But, not everyone can afford these services. That’s why they’ve created their courses and written their new book.

 

Love Your Home Again Gift - Done and Done Home

 

The book has a beautiful layout and is easy to follow. On Amazon you can read the first several pages of the book.

 

As an overview, Ann and Kate begin with an introduction that explains how they started their home organization business and their philosophy.

 

They promise to make it fun and clear about how to achieve the home of your dreams. Their non-judgmental and positive approach is infectious. They also go on to say that no home is beyond help.

 

Change Your Thoughts - Change Your World

 

The first chapter is: “Prepare for Success.”

 

In this chapter, they go over the terms they use throughout the book. And, they address some common fears that hold people back, such as:

It’s important to know that the initial phase of decluttering makes things look worse before they get better.

That’s because their approach is to pull everything out and put it into piles.

 

  • Save
  • Donate
  • Dump/or Recycle

But, when we were organizing my space, I remember Ann and Kate saying how important it is not to get hung up on the undecided items. Make a fourth pile for the undecided items.

 

In the end, 90% of that pile went bye-bye.

 

The point is, we didn’t waste time hemming and hawing.

This is the sort of no-nonsense advice and “pro tips” liberally scattered throughout the book, as they address each home area and each space’s unique functions.

Each subsequent home area gets its unique chapter and begins with an important question. It’s a question I also asked my interior design clients.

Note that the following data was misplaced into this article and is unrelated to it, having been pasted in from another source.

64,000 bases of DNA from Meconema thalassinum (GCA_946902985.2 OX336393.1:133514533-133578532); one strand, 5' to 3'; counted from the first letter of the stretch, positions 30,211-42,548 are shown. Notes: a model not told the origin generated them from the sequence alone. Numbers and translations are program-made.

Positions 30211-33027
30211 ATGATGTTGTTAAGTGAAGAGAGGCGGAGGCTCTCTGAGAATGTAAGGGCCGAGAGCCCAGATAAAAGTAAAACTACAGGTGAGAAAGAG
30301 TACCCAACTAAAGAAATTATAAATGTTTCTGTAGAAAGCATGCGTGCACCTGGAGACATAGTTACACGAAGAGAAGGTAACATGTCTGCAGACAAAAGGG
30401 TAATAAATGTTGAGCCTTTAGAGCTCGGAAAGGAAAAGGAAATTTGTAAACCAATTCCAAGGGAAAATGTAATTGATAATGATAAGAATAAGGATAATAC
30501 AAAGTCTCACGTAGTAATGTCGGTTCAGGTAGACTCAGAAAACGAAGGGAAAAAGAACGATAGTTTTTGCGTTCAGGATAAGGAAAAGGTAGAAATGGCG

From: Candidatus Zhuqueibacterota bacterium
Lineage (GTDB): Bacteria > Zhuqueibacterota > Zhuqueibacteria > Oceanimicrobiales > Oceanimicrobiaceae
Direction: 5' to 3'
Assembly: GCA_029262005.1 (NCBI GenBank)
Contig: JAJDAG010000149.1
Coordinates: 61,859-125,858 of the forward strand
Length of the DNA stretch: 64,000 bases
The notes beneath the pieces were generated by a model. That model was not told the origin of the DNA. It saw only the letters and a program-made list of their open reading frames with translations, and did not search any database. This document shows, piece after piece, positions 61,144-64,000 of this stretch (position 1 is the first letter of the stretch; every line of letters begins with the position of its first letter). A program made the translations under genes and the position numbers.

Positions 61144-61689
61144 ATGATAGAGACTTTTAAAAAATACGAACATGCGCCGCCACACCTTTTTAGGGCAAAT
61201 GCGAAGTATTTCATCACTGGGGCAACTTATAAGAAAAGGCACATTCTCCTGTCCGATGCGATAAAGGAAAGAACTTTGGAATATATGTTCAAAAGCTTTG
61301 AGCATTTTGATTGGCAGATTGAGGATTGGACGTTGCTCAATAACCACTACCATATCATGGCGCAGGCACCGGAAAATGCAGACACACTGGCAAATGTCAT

How do you use this space?

 

By answering this question, you’ll have a framework for what you’ll need for that space.

It sounds so simple. But, in reality, how many of us do that?

Another simple point, which I’m guilty of, is to store items where they don’t belong.

Ann and Kate point to the kitchen, where a lot of bulky, oversized, and extra items are taking up valuable real estate that regularly used items require. Thus, things are crammed into spaces and difficult to find.

 

See the problem?

 

Declutter - neutral color scheme Done & Done Home

 

One chapter that I have a keen interest in covers the kitchen.

Most of us disorganized types tend to keep things in the kitchen that shouldn’t be there.
By putting items like bottles of wine, extra packages of dried goods, paper goods, and cleaning supplies, elsewhere, we free up space for the items we need every day or weekly.

 

Lovely apothecary jars Done and Done Home Organizing

 

In addition to a substantial chapter on kitchens are chapters about:

  • Bedrooms
  • Bathrooms
  • Entry Spaces
  • Gathering Spaces
  • Laundry, Linens, Cleaning, and Utility
  • Children’s Space
  • Home Office
  • Storage Spaces

 

One of the things I love are the dozens of busted myths Ann and Kate share throughout the book.

 

These are common ideas we believe to be accurate but usually aren’t.

In addition to the Done and Done website, please follow Done & Done on Instagram. There is a wealth of fantastic information they share there about home organization.

 

Done & Done Home Organization - Living Room - Library

Ann shares her take here about color-coded books.

 

I also love the tutorial on Done & Done’s Instagram, where Ann shares HOW to fold a fitted sheet.

 

how to fold a fitted sheet home organization - done & done home

 

Don’t overthink it. Hilarious!

Okay, I gave it a whirl. My fitted sheets are a queen size even though my bed is a full size. That’s because I hate struggling to get too-tight fitted sheets onto the mattress.

Was I able to fold it like Ann?

Well, pretty much, although it did take me a few tries.

 

Oh, and pleeeeeeease, no judging regarding the state of the wrinkled sheet.

 

Please understand that these are the sheets my son Cale uses when he visits, and it makes him nervous if there are no wrinkles. ;]

 

My fitted sheet partially folded

Once you’re at this stage, the rest is easy.

 

My folded fitted sheet

This is by far, the best I’ve ever managed to fold a fitted sheet. I think with practice, it will improve. So, thank you, Ann for the tutorial!

 

Laurel, didn’t you say something about another home organization course? Is the course redundant if one purchases the book?